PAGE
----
Spot The Alpha – heh! – from heartiste (who else?).

National stereotypes of business meetings – @steve sailer’s.

Individualism and Collectivism: U.S. State Comparison – from benjamin david steele.

Racial Differences in Masculinity-Femininity? – @the occidentalist. h/t jayman!

The New Science of Mind“Any discussion of the biological basis of psychiatric disorders must include genetics. And, indeed, we are beginning to fit new pieces into the puzzle of how genetic mutations influence brain development.”

Ability to delay gratification may be linked to social trust“A person’s ability to delay gratification — forgoing a smaller reward now for a larger reward in the future — may depend on how trustworthy the person perceives the reward-giver to be, according to a new study….”

Bigger and healthier: European men grow 11cm in a centurybigger is better! (~_^)

A Game of Homs“What striking about Syria is how so many people insist on speaking about it in profoundly moralistic, Manichaean terms. This is complete nonsense, given that its civil war isn’t a showdown between democracy and dictatorship, but an ethnic and religious conflict. Here’s a more realistic guide.” – really good stuff from anatoly!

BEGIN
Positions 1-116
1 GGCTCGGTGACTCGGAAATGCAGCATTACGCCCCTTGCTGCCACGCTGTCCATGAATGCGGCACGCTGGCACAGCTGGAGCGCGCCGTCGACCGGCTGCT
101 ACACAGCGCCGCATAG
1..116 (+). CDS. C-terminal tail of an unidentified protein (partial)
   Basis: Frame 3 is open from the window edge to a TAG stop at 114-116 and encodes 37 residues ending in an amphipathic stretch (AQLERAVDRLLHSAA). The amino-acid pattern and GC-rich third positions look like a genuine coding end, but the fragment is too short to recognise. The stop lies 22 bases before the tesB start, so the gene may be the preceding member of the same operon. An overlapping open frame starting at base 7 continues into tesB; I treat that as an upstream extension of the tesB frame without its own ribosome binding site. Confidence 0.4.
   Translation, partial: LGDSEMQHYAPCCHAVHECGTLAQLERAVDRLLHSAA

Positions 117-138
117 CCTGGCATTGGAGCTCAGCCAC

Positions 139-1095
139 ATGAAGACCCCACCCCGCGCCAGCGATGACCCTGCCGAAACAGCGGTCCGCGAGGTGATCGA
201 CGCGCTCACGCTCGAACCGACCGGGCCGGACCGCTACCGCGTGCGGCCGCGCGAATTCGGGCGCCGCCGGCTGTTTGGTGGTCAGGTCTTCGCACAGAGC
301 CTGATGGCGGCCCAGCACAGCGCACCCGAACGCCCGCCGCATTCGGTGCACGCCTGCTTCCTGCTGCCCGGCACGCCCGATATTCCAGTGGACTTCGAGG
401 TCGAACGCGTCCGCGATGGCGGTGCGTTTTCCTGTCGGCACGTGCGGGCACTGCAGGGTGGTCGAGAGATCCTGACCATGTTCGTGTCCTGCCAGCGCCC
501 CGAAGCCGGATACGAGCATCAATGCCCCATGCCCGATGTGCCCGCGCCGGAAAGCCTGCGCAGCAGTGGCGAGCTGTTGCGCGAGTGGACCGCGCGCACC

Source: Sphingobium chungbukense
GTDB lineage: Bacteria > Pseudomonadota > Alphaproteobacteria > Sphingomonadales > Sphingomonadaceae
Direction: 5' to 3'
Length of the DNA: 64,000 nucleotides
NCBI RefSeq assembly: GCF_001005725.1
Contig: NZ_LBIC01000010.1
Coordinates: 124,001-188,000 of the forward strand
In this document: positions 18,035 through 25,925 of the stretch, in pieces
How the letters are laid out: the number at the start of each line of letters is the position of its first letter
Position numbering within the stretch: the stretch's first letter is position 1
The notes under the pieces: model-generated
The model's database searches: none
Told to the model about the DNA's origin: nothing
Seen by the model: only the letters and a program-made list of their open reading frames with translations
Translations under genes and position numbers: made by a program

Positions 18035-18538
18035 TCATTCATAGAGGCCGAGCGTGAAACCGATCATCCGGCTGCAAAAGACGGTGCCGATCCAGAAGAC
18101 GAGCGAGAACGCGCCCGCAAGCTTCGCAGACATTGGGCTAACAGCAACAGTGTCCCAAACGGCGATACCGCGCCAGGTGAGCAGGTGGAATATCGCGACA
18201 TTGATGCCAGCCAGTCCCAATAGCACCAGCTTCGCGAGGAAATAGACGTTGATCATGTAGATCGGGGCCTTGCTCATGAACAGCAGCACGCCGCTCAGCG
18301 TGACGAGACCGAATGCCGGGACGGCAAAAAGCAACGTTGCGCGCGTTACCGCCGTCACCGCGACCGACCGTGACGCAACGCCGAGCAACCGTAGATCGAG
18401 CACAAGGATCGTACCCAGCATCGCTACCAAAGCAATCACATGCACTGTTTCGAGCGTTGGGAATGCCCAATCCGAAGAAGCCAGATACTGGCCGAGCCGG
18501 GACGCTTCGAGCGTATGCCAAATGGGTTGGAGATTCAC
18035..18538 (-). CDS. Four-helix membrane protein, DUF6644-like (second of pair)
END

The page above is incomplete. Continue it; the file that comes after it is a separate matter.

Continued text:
Ed West interview: debating the ‘illusions’ of a diverse society

America’s greatest days lie ahead – provided she is true to herselft.greer says: “Daniel Hannan(!) reviews America 3.0 and its Emmnauel Todd theory of America.”

Children with behavioral problems more at risk of inflammation“Children with behavioral problems may be at risk of many chronic diseases in adulthood including heart disease, obesity, diabetes, as well as inflammatory illnesses (conditions which are caused by cell damage).”

Slaughtered bodies stripped of their flesh – a gruesome glimpse of Iron-Age massacre at UK’s largest hill fort“Hundreds if not thousands stripped of their flesh and chopped up, say archaeologists.”